Introduction and Material Talk
When you look at the image we are going to paint, you will most likely think of the image in lines. Let us start by NOT doing this and look at it as shapes. Nearly each shape transitions from light to dark or from soft to hard.
Look at the sphere below and see how light changes when the light source is further away from the object. All these shadows and lights need to be observed carefully and then painted. If you are not sure what you are looking at, it becomes much harder to paint. So break your image down in shapes and see where the light source is “hiding” so that you will never place shades or lights wrong. Also note that the darkest light is still lighter than the lightest light in the dark. Understanding what it is that you see makes painting much easier, as painting is 70% observation, the rest are techniques on how to handle the airbrush and paint.
- As a warming up exercise you can paint a circle without an outline (as below) and carefully place it’s shades and lights like you see on the reference. Use a white surface so you can save the light and work transparent with a thin black or blue. You can use a circular template to keep the sphere round.
- To make proper transitions you need to slowly increase distance and spray from dark towards the light with an angle. It is as if you slowly walk backwards with the airbrush while aiming towards the light you walk away from and slowly move (aim) at the parts you need darker.
Now let’s have a look at the image we are going to study again.
A study of Eyes, a Nose, Cheeks and Eyebrows.
We see various directions of skin textures, sharp and softer highlights, light-, dark-, and mid- tones, and details such as eye lashes and texture in the iris.
Subtle transitions such as the bottom eyelid from eyeball to skin to eyelashes. These are all very important to make convincing eyes. Don’t make dark outlines all around the eye, it’s a common mistake. Another pitfall is the eye white. This is never really white and can sometimes be nearly black! The corner of the eye is very moist so you will find sharp white highlights there, specular highlights. A specular highlight is the bright spot of light that appears on shiny objects when illuminated. You will also find a highlight in the Pupil/iris, usually caused by umbrella’s and soft boxes or other light sources. These surfaces are moist, so you will find more clear and sharp highlights here then in a skin, unless there is more moist or grease on the skin.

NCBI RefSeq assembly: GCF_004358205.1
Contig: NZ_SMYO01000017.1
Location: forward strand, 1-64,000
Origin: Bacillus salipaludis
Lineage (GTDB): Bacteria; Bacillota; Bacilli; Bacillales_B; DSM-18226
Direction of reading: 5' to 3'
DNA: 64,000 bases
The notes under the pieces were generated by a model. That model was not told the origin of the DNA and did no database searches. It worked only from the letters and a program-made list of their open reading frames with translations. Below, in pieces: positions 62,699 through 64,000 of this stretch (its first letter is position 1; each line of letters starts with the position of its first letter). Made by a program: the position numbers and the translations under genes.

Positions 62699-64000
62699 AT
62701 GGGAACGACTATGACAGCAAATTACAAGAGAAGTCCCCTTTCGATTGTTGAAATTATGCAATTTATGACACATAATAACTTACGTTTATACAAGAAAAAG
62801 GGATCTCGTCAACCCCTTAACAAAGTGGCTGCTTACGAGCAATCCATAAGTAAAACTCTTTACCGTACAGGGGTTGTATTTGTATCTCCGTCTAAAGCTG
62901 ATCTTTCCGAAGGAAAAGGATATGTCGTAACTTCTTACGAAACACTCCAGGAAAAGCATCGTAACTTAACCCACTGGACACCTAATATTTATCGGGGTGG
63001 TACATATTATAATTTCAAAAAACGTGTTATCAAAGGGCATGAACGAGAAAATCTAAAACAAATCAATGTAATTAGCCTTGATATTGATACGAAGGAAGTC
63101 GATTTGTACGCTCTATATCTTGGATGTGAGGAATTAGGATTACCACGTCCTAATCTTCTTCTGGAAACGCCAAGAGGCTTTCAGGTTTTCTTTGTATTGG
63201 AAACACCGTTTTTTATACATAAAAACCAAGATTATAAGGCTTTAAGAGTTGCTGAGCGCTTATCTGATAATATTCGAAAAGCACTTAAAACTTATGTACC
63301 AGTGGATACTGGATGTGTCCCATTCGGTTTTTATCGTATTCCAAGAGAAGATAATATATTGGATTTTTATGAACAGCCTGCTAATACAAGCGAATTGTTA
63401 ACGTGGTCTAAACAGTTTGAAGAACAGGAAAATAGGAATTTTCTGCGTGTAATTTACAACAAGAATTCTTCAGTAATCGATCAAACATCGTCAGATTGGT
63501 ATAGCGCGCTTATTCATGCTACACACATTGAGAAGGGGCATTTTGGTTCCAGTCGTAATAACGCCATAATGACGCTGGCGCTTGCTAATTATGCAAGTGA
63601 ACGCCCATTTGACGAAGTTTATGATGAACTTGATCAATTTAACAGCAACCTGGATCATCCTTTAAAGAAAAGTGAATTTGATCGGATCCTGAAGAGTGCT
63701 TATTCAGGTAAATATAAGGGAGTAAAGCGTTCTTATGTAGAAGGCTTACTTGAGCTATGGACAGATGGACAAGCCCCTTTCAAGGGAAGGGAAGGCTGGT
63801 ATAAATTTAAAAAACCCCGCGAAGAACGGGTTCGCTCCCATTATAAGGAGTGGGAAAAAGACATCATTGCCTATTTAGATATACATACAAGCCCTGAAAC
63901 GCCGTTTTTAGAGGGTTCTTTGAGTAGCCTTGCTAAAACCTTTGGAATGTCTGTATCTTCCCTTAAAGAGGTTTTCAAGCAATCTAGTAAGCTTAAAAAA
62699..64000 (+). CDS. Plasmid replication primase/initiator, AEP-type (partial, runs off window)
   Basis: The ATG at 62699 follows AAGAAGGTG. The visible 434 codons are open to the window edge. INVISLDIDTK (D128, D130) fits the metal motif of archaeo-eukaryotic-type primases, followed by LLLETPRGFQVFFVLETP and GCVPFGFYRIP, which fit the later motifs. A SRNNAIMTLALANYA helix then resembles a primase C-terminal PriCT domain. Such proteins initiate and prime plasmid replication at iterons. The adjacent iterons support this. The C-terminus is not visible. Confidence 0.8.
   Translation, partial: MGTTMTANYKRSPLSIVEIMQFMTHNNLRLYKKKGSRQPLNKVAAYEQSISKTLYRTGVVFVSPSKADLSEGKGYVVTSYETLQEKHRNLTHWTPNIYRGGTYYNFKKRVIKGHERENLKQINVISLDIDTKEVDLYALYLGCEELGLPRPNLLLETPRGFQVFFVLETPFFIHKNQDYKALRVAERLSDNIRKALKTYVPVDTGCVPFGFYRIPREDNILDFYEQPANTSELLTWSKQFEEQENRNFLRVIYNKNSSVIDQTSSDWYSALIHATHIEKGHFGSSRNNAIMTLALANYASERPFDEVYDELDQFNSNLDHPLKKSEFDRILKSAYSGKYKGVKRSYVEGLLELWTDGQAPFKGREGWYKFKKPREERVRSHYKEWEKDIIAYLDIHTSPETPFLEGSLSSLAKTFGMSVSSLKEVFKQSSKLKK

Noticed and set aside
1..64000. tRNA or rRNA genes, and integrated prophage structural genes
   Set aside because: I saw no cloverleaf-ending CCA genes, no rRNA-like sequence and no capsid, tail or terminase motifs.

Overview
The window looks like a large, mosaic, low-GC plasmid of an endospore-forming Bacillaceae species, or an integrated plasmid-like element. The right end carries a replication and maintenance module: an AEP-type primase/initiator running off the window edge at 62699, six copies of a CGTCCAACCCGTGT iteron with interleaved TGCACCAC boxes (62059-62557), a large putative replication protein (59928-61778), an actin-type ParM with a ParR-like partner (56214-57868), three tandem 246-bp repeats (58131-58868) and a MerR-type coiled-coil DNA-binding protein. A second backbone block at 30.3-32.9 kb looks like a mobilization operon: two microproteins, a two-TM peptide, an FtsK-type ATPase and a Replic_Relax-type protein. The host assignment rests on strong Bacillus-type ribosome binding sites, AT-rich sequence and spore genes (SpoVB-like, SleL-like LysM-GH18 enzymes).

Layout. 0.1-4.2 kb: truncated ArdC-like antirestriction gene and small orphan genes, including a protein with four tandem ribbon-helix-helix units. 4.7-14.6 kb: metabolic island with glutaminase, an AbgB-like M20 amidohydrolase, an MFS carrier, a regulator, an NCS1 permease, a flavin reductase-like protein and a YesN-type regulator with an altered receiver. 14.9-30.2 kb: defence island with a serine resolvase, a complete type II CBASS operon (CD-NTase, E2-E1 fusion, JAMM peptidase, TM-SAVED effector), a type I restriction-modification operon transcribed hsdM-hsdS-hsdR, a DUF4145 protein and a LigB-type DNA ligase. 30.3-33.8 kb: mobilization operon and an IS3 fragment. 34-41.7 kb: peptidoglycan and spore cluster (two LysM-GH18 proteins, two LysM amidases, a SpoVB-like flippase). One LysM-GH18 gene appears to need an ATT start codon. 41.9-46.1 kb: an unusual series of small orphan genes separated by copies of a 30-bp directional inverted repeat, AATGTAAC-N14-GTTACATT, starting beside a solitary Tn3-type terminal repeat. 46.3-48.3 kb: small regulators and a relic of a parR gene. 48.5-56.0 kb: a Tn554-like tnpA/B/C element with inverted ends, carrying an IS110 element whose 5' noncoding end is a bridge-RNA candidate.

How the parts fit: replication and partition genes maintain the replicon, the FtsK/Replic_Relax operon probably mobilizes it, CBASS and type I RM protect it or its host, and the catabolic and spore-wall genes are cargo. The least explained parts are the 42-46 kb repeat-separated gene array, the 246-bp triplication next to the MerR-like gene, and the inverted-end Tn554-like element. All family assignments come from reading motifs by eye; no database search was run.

Eyelashes need to be counted and carefully placed onto the upper and bottom eyelid edges. Notice how they can be soft or sharp, small, wide, long and thin. None of them are the same!
As for the materials we are using, here is a list for the first project, feel free to make your own choices in materials as long as you feel comfortable with them.
- Graphite Paper Red
- Schoellershammer 4G board
- Mixing jars
- Schmincke or Holbein Titanium White
- Liquid mask in pen form or with the use of a Frisk Brush
- Mechanic Pencil or sharp HB Pencil with sharpener
- Dustfree Eraser /Soft big eraser (flexibel)
- Eraser Pencil Hard/Soft
- Tombow Mono Eraser pen
- Grey Value Finder
- Mini Texture FX 3
- Electric Eraser Tihoo /NE60
- Black Watercolor Pencil
- X-Acto knive #11 or a Ceramic knive
- Kleenedge Tape
- Colorless Medium or another Transparent airbrush medium
- Colors: Primaries, umber, sepia, Red
More Specific Colorlist:
HOLBEIN: Hansa Lemon Yellow - Imidazolone Brown - Burnt Umber - Sepia - Lamp Black - Primary Magenta (Or Quinacridone Magenta) - Naphthol Red Light - Pyrrole Orange - Primary Blue Cyan (Or Phthalocyanine Blue)